On the flip side, it poses a few challenges for our country. It is perceived that there might be a chance for suppression of opportunities for local work. Permitting the foreign law firms and foreign lawyers it dilutes the control of BCI over the legal practice. Foreign countries may have adequate resources and expertise in technology which may create uneven competition among the law firms. Their own practices may not align with the practice in India. The adoption of AI tools by foreign countries forces India to compete with them and it might leave no choice for India but to adopt and deploy adequate technology to get align with foreign practices.  The practice in India is also alien to them. The low hourly rates, and delay in payment may drag the fence between them. The culture cross may take time to build its structures.


BCI has advised the Indian advocates to welcome these rules as they were beneficial to both the advocates and also for the country. If BCI received a receipt of the complaint, it will be a reason to believe in misconduct to the law practice in India and also that the foreign national practitioners violated the rules. Then thereon they will be referred to the disciplinary authority and in some cases, they might get suspended.[13] These rules pose both opportunities and challenges to the legal practice in India. Foreign law firms are only allowed to do non-litigious work such as transactional work or corporate work. This move from BCI that permits foreign lawyers or law firms will pave the way to the ambitious goals of India. It will support in the long run in a more discernible and valuable way in the international context. It is advised for the advocates to get aligned with these rules.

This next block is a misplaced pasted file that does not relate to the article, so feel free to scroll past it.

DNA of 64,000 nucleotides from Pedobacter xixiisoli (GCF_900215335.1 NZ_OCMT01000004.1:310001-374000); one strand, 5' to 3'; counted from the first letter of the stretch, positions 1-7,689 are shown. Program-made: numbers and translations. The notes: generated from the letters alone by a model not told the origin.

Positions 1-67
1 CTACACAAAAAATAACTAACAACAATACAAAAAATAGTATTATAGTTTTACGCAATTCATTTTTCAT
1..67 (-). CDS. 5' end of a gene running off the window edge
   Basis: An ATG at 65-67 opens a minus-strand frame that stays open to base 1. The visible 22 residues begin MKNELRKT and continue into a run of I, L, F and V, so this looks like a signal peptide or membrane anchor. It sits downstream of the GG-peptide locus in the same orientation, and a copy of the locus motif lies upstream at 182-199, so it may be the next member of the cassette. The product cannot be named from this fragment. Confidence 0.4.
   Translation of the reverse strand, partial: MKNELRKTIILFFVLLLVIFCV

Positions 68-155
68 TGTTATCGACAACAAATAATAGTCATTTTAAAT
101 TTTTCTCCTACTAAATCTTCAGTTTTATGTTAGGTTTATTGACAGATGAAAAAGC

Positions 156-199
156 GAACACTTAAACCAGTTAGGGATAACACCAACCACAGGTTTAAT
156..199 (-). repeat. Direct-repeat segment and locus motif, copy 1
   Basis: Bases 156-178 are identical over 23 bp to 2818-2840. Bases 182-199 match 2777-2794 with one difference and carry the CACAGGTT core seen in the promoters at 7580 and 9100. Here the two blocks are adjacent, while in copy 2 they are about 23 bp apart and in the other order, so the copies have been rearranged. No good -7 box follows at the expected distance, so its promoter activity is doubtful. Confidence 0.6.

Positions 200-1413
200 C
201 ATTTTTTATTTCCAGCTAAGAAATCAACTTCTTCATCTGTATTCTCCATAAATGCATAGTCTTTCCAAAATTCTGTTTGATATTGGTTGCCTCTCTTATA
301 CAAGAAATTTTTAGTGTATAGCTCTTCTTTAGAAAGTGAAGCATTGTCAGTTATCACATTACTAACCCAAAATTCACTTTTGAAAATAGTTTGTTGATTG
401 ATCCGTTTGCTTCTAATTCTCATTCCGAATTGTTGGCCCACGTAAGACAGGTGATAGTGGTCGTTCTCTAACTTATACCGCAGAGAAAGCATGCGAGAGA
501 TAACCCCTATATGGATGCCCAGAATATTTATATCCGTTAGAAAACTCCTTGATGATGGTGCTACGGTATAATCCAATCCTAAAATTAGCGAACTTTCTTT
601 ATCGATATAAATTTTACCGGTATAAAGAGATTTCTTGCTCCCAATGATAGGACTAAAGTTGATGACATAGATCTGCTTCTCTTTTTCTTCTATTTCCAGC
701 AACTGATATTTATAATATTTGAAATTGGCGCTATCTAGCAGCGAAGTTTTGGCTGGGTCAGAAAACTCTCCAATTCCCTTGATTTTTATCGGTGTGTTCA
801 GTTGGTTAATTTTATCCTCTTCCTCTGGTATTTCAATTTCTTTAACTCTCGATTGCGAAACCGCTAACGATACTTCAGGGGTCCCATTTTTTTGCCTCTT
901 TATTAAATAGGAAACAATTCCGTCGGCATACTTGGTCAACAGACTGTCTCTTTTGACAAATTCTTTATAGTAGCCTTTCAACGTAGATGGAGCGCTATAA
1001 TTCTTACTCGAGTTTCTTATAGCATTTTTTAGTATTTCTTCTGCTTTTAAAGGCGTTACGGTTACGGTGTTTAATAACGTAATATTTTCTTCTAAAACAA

Author(s) Name: Jagatha Sivani (Andhra University)


[1] The Advocates Act 1961, s 4

[2] ‘Permission for foreign legal firms to practice’ (Department of Legal Affairs, 03 April 2023) <> accessed 23 June 2023

[3] Rukmini Rao, ‘Foreign law Firms In India: Hurdles Await’ (Fortune India, 06 April 2023) <> accessed 23 June 2023.

[4] AK Balaji v Bar Council of India (2018) AIR SC 1382

[5] Ishitha Roy, ‘How Foreign Lawyers Will Be Able To Work In India’ (India Times, 29 March 2023) < >accessed 23 June 2023

[6] Ridhi, ‘BCI Clarifies On Entry of Foreign Law Firms and Lawyers In India’ (SCC Online, 20 March 2023) < >accessed 23 June 2023.

[7] Bar Council of India Rules for Registration and Regulation of Foreign Law firms and Lawyers in India 2022, ch 4 r 8

[8] ‘Permission for foreign legal firms to practice’ (Department of Legal Affairs, 03 April 2023) < > accessed 23 June 2023

[9] Bhadra Sinha, ‘Bar Council finally allows entry of foreign lawyers and firms in India, but these conditions apply’ (The Print, 15 March 2023) <> accessed 23 June 2023

[10] Apurva Vishwanath, ‘Bar Council Of India permits Foreign lawyers and law firms to practice in India’ (The Indian Express,16 March 2023) <> accessed 23 June 2023

[11] Permission for foreign legal firms to practice’ (Department of Legal Affairs, 03 April 2023) <> accessed 23 June 2023

[12] Bhadra Sinha, ‘Bar Council of India finally allows entry of foreign law firms and lawyers, but these conditions will apply’ (The Print, 15th March, 2023) <> accessed 14 July 2023

[13] Rules for Registration and Regulation of foreign Law firms and lawyers In India 2022